As time-lapse technology is becoming increasingly common in clinical application, continuously more data beyond implantation becomes available for clinics or clinic chains to analyse. Basile et al. from the IVI group of clinics in Spain presented data comparing delivery rates between cycles incubated and evaluated with EmbryoScope to those treated by traditional methods (P-135). This data-analysis showed significantly higher delivery rates for cycles done in the time-lapse setting and particularly for those involving double embryo transfers, although there were no differences in delivery rates between the two systems for cycles that had reached an ongoing pregnancy. For neonatal rates this study also showed improvements with the implementation of time-lapse technology, significantly for embryos transferred at blastocyst stage. This supports the data published earlier this year by the same group demonstrating the safety of culture in the EmbryoScope by obstetric and neonatal measures (Insua, Cobo et al. 2017).
One of the important aspects of implementing a comprehensive time-lapse system clinically is the shown improvement of the clinical workflow. At this year's ASRM one example of such improvements was presented by Watanabe et al. from Kanagawa Ladies Clinic in Japan (P-134). By incubating all ICSI-inseminated oocytes (n=3187) in the EmbryoScope time-lapse system they were able to better determine the correct status of fertilisation of an embryo and avoid compromising work schedules.
Time-lapse in combination with genetic testing
Genetic testing continues to be one of the hottest topics at ASRM. Previously published studies have shown an uplift in outcome rates by combining PGT and time-lapse technologies in embryology. One example from this years conference was the indication that applying time-lapse evaluation to euploid embryos can help differentiating embryos leading to live-birth from those leading to spontaneous abortion and that dynamic development patterns of the latter group were closer to that of euploid embryos not leading to a pregnancy after transfer (Rydze et al. (P-609)).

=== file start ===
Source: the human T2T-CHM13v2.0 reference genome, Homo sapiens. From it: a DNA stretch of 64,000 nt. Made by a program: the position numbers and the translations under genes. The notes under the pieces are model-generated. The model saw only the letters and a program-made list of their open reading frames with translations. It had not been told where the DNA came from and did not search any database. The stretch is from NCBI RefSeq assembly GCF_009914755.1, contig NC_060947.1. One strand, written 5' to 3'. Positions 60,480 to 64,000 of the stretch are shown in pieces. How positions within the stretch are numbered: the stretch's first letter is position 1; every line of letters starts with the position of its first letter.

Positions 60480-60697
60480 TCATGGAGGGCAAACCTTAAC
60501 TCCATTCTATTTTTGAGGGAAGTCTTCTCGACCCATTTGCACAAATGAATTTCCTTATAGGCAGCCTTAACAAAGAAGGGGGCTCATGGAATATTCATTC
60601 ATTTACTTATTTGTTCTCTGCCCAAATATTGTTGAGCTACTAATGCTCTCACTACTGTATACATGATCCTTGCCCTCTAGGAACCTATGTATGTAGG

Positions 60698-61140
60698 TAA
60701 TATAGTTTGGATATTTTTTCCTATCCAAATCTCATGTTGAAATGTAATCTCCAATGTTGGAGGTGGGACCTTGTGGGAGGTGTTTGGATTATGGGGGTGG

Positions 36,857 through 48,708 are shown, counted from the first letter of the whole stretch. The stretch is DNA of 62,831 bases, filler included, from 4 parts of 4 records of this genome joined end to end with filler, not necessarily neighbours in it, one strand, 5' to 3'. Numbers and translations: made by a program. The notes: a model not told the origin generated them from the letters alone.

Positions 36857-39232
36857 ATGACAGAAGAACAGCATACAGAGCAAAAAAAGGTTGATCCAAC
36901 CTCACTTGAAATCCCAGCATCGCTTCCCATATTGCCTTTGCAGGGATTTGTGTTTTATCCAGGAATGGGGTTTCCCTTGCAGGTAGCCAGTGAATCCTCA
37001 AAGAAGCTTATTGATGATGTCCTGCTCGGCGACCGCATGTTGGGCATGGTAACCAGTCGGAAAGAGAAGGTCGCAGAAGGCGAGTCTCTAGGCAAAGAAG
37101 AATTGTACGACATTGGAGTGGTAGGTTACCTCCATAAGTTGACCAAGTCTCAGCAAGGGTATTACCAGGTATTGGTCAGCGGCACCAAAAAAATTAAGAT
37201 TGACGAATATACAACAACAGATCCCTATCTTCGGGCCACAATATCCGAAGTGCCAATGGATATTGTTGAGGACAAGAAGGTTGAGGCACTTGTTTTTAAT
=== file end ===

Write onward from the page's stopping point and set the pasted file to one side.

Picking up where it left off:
Do conditions in the IVF laboratories explain variation in mosaicism between clinics?
Mosaicism and its possible causes were discussed numerous times during the conference. It has been reported that the prevalence of mosaicism varies widely clinic to clinic. Katz-Jaffe et al reported (O-214) that of the >16,000 blastocysts analysed across 6 US clinics, which use similar optimised laboratory procedures, the prevalence of mosaic embryos was <3% (with no significant difference between the clinics). This percentage closely resembles mosaic rates observed in natural or IVF derived pregnancies. This raises the question if conditions in the IVF and/or the genetic laboratories can explain variation in mosaicism between clinics. One method that appears to not affect the PGT result is laser assisted biopsy. Kelk et al (O-215) used single cells from a cell line to determine if the exposure time to the laser and number of exposures could induce aneuploidy. No induction of aneuploidy was observed. Further investigations are needed, but it appears that other laboratory conditions could lead to the varying prevalence of mosaic embryos.
Find more information on ASRM's website or download our Selection of Abstracts below.